Geronimo, Olivier de Kersauson's giant trimaran is still suffering from light airs
Geronimo, Olivier de Kersauson’s giant trimaran is still suffering from light airs as she heads north up the South American coast towards the Equator. While the conditions are far from what the 10-strong crew could have hoped for, it has allowed them to drop the mainsail and carry out repairs to the main track travellers which were beginning to show signs of wear.
Since rounding Cape Horn last Thursday, Geronimo has been the victim of a huge South Atlantic Anticyclone which has forced her to shadow the coast and sit in virtually windless conditions ever since. “We didn’t really have a choice.” Said de Kersauson, “The ideal route would be to go eastwards to look for a way round, which is less penalising in the south. But there’s no way. Unlike us, Orange was able to find one, as were Enza and Sport Elec before her. Nevertheless, when we were on Lyonnaise des Eaux, we couldn’t find an opening either. So we have no choice but to stick to the shortest route, even though the winds are not in our favour”.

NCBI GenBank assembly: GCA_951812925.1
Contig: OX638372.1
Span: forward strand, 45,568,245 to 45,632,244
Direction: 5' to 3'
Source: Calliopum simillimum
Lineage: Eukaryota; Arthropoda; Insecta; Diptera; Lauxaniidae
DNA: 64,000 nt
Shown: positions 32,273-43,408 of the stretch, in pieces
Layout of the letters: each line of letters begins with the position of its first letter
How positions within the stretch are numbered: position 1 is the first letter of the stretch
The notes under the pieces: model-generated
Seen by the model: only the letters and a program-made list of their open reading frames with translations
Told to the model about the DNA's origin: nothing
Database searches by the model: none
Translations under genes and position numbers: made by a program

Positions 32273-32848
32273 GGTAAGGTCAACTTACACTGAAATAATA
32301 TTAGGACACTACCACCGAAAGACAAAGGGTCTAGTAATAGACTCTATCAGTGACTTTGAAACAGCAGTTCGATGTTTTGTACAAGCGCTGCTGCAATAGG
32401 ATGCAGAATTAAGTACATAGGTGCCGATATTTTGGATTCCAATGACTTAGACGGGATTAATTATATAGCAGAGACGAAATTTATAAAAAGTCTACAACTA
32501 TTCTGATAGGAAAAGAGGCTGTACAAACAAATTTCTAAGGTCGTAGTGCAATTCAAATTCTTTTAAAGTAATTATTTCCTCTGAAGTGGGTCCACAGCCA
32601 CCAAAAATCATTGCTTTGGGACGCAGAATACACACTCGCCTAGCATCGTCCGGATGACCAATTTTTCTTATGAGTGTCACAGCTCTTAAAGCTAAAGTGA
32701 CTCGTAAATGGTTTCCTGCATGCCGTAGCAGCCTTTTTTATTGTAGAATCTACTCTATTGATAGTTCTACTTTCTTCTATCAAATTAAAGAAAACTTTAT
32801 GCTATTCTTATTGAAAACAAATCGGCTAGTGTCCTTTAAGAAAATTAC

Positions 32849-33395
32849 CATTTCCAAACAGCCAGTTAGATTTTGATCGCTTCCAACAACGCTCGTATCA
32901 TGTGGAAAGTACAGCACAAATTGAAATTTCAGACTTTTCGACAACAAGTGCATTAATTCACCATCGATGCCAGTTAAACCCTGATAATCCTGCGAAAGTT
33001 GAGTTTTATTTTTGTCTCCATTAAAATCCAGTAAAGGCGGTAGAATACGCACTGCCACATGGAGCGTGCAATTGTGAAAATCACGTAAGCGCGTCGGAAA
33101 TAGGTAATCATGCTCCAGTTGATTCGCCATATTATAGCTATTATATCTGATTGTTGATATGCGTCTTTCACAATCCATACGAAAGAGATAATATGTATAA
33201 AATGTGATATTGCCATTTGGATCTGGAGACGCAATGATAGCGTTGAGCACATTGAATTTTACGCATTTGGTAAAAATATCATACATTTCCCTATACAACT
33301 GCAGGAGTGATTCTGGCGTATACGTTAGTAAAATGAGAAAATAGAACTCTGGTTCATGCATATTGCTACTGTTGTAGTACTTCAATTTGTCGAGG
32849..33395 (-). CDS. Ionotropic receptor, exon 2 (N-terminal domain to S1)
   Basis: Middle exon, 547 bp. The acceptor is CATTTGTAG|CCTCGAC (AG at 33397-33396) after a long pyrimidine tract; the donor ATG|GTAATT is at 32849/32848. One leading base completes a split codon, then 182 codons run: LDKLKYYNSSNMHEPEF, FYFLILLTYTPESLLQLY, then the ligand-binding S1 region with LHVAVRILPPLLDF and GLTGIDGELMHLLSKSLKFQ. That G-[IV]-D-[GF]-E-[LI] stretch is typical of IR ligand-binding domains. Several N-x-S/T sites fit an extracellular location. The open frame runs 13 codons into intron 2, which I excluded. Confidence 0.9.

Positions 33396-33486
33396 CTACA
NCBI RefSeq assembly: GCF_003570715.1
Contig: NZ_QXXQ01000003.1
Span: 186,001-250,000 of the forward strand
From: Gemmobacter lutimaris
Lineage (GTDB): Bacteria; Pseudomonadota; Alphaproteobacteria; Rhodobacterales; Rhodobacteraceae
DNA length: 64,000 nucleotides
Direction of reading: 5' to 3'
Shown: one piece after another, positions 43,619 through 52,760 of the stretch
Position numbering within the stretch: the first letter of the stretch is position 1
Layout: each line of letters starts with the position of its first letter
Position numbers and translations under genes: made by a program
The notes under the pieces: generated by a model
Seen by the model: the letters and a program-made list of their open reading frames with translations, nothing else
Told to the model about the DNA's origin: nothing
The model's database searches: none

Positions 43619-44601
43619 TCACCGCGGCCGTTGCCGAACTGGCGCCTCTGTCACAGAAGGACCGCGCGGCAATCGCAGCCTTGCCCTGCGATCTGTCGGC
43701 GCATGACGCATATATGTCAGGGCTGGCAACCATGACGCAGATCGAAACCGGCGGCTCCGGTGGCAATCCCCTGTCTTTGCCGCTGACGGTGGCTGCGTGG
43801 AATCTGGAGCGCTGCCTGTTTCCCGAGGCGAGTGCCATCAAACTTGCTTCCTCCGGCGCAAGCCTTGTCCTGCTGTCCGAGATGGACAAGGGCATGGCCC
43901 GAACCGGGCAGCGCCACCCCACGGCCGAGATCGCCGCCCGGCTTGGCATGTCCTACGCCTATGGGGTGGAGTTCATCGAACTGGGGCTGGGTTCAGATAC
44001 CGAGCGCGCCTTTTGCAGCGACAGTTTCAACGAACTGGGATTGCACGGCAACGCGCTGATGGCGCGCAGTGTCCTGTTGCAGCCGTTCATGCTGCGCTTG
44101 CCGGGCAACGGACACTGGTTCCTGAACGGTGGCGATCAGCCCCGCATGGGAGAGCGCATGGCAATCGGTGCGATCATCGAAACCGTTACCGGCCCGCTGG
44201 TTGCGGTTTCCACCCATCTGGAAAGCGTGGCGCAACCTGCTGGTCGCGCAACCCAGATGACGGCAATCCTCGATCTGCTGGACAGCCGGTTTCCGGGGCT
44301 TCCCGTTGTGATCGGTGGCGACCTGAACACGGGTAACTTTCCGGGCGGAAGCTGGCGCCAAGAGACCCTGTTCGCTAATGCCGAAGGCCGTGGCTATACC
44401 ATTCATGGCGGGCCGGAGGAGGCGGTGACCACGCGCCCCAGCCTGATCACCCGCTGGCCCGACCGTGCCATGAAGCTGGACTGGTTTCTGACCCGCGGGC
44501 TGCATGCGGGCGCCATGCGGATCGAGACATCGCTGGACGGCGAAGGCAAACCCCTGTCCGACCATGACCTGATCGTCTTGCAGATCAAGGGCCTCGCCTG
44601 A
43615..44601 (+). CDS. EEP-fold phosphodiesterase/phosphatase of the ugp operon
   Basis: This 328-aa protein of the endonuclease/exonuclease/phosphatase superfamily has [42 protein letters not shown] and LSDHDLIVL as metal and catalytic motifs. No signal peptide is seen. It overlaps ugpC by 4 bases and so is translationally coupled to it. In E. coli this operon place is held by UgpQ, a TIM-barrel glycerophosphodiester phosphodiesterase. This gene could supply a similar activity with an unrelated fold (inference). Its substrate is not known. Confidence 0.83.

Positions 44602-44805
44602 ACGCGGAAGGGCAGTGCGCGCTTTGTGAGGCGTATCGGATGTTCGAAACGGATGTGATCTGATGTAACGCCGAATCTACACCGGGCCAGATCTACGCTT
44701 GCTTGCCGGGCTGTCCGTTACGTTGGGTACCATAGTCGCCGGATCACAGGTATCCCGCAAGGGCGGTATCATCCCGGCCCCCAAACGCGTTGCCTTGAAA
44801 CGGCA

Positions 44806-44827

Over the last 24 hours she covered 233.30 miles with an average speed of just 9.72knots. Unless things improve drastically over the next few days, Team Germonimo are going to have their work cut out if they are to break the record by crossing the Ushant finish line before 1136.33GMT on Sunday 16 March.